On December 14, 1964, plaintiff filed this action against these defendants, alleging that they had engaged in a conspiracy to defraud the creditors of Wolbrown, Inc. The complaint alleged, inter alia, that plaintiff had "furnished meat and meat products to Diamond Jim's restaurant"; that the restaurant business was owned and operated by Wolken and Brown; that Wolbrown, Inc. had no lawful right to transact business under the name and style "Diamond Jim's"; and that by the use of the name and style "Diamond Jim's" defendants Wolken and Brown gave creditors the impression that the restaurant business was owned and operated by a partnership whereas in fact the owner was a corporation, allowing Brown and Wolken to thereby avoid personal liability for debts. Plaintiff claimed that, after Wolken and Brown diverted substantial sums of money from the restaurant business to their own use and benefit, they caused Wolbrown, Inc. to assign its remaining assets to defendant S. Harvey Klein for the purpose of later diverting such assets to themselves and defeating the rights of plaintiff and other creditors similarly situated. The complaint alleged that, after discouraging bidders from bidding for the Wolbrown assets by "inferring that no lease would be made available to any prospective bidder" and "giving notice of the said sale to persons who would either be unwilling or unable to enter a restaurant business," and after rejecting a bid in the amount of $175,000, S. Harvey Klein transferred assets worth $175,000 to Brown and Wolken's nominee, Norman Michels, for the sum of $35,000, the bid having been submitted by defendant Irving Hollobow and said funds having been advanced solely by defendants Brown and Wolken. Without the lease, plaintiff alleged, the restaurant business was valueless. The complaint requested judgment in the amount of $13,000 against each defendant and also that the sale of the assets be found fraudulent and void as against the plaintiff.

Motions were filed by the defendants for dismissal of the complaint. Defendant Klein's motion alleged that plaintiff's claim against him was barred by a prior judgment, was barred by plaintiff's participation in the sale of the Wolbrown assets, and was discharged in bankruptcy. The remaining defendants joined in a single motion, which alleged six grounds for dismissal: (1) that plaintiff did not have legal capacity to sue; (2) that the cause of action was barred by a prior judgment; (3) that the court did not have jurisdiction over the subject matter; (4) that plaintiff's claim was discharged in bankruptcy; (5) that the claim was barred by affirmative matters avoiding the legal effect thereof; and (6) that plaintiff's claim was barred by its own admissions. Attached to both of the motions were affidavits and exhibits relating to the assignment and the sale of the Wolbrown assets, the bankruptcy proceeding and the 1962 lawsuit filed by plaintiff against Wolbrown, Inc. Plaintiff filed motions to strike defendants' motions; neither affidavits nor exhibits were filed by plaintiff in support of its motions to strike. On March 22, 1965, after a hearing on the motions, the trial court ordered that plaintiff's motions to strike be denied, that the motions of the defendants be allowed, and that the plaintiff's complaint be dismissed with prejudice, from which order plaintiff appeals.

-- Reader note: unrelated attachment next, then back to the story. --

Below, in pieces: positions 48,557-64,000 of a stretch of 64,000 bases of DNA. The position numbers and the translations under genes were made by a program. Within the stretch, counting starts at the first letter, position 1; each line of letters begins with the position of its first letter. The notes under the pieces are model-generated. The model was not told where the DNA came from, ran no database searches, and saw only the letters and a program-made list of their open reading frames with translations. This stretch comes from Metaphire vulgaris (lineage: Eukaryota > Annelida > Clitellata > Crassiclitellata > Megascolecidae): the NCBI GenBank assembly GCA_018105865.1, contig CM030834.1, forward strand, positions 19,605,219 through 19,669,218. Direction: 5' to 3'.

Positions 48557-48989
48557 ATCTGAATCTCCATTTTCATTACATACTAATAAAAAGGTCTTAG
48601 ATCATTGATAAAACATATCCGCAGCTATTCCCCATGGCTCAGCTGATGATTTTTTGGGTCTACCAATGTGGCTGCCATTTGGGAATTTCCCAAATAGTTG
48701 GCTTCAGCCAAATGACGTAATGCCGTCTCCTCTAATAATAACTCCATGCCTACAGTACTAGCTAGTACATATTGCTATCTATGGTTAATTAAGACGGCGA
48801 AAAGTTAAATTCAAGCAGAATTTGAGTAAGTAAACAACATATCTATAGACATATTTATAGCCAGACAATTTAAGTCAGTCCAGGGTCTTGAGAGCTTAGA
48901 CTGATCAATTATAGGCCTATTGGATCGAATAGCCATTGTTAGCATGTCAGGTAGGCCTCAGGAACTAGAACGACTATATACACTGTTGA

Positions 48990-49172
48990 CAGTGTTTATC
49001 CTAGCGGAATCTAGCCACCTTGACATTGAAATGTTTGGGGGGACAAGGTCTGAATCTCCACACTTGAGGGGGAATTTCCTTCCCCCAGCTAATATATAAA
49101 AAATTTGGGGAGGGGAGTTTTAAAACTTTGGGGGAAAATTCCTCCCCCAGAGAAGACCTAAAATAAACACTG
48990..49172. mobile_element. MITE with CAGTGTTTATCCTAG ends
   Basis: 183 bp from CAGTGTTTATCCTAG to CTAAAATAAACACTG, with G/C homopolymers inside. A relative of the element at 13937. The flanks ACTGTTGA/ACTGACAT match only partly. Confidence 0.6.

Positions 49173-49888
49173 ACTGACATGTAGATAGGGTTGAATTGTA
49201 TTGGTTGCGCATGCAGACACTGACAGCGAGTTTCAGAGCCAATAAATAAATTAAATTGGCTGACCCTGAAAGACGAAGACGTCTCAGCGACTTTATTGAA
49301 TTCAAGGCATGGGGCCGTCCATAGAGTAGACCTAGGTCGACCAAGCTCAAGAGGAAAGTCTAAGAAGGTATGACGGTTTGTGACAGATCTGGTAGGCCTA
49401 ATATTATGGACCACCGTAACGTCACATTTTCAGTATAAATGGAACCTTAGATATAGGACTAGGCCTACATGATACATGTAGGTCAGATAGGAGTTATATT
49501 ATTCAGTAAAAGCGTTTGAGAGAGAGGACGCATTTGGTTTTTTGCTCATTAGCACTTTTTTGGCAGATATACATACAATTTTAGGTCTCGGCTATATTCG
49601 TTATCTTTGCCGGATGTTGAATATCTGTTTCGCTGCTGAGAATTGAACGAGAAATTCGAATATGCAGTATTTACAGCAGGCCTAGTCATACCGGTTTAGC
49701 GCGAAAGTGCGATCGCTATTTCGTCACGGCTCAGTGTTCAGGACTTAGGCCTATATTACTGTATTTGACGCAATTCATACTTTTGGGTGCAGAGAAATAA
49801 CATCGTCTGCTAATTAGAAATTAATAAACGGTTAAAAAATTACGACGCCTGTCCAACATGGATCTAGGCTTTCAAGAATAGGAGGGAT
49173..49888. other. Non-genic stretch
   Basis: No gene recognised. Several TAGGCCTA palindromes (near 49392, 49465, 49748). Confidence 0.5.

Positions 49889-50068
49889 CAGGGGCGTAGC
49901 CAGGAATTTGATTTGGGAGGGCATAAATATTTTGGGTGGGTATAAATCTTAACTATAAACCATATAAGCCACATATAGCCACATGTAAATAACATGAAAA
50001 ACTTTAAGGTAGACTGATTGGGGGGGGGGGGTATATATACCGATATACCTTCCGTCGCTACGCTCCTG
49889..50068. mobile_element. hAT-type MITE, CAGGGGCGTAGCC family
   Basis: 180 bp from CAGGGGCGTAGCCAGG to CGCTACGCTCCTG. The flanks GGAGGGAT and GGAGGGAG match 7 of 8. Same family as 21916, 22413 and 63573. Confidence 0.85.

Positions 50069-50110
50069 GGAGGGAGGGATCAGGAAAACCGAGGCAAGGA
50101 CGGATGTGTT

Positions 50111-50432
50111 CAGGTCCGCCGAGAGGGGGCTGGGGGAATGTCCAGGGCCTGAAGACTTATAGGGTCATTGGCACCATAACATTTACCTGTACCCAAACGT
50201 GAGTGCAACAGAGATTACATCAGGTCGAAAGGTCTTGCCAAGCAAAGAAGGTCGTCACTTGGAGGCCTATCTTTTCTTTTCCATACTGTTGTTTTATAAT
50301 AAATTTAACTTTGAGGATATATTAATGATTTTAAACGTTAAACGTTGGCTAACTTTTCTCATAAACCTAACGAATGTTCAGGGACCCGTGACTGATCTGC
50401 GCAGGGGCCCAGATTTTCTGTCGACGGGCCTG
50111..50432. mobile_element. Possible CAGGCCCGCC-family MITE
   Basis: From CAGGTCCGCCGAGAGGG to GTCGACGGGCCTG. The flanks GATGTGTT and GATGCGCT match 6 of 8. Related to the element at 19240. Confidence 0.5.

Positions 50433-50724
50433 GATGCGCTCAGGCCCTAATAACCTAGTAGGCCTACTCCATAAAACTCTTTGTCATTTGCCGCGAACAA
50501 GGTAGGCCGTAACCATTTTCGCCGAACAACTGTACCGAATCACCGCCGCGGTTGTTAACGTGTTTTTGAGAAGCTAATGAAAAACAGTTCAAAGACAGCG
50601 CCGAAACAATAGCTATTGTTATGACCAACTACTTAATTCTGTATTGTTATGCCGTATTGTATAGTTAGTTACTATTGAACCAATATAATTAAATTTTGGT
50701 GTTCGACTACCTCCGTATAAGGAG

Plaintiff maintains that the trial court was in error in dismissing the complaint for the reason that a cause of action was pleaded against these defendants, which was in no way affected by any matters occurring prior to the filing of this complaint.

While it is true, as plaintiff maintains, that the discharge in bankruptcy of a corporation does not discharge debts of the corporation's officers who are codebtors with the corporation on the debt, 11 USCA § 34, plaintiff's position assumes that it has properly alleged these defendants to be codebtors with Wolbrown, Inc. on its debt for the sales of the meat. Although the complaint does not specifically set out to whom plaintiff sold its meat and meat products, the record clearly indicates that plaintiff's cause of action is grounded upon a debt owing from Wolbrown to plaintiff. The complaint alleges that "meat and meat products were sold, furnished and delivered to a restaurant located at 163 North Dearborn Street, Chicago, Illinois, which restaurant was at all times known, advertised and held out under the trade name and style of Diamond Jim's." The complaint then alleges that the "indebtedness to plaintiff as hereinabove set forth had been contracted over a long period of time by a business organization owned and operated by the defendants Jerry Brown and Larry Wolken, under the trade name and style of Diamond Jim's." The complaint fails to allege any contract between plaintiff and these defendants, or defendants Wolken and Brown specifically, nor does it allege any misrepresentation of fact made by any of the defendants at the time of the sales of the meat.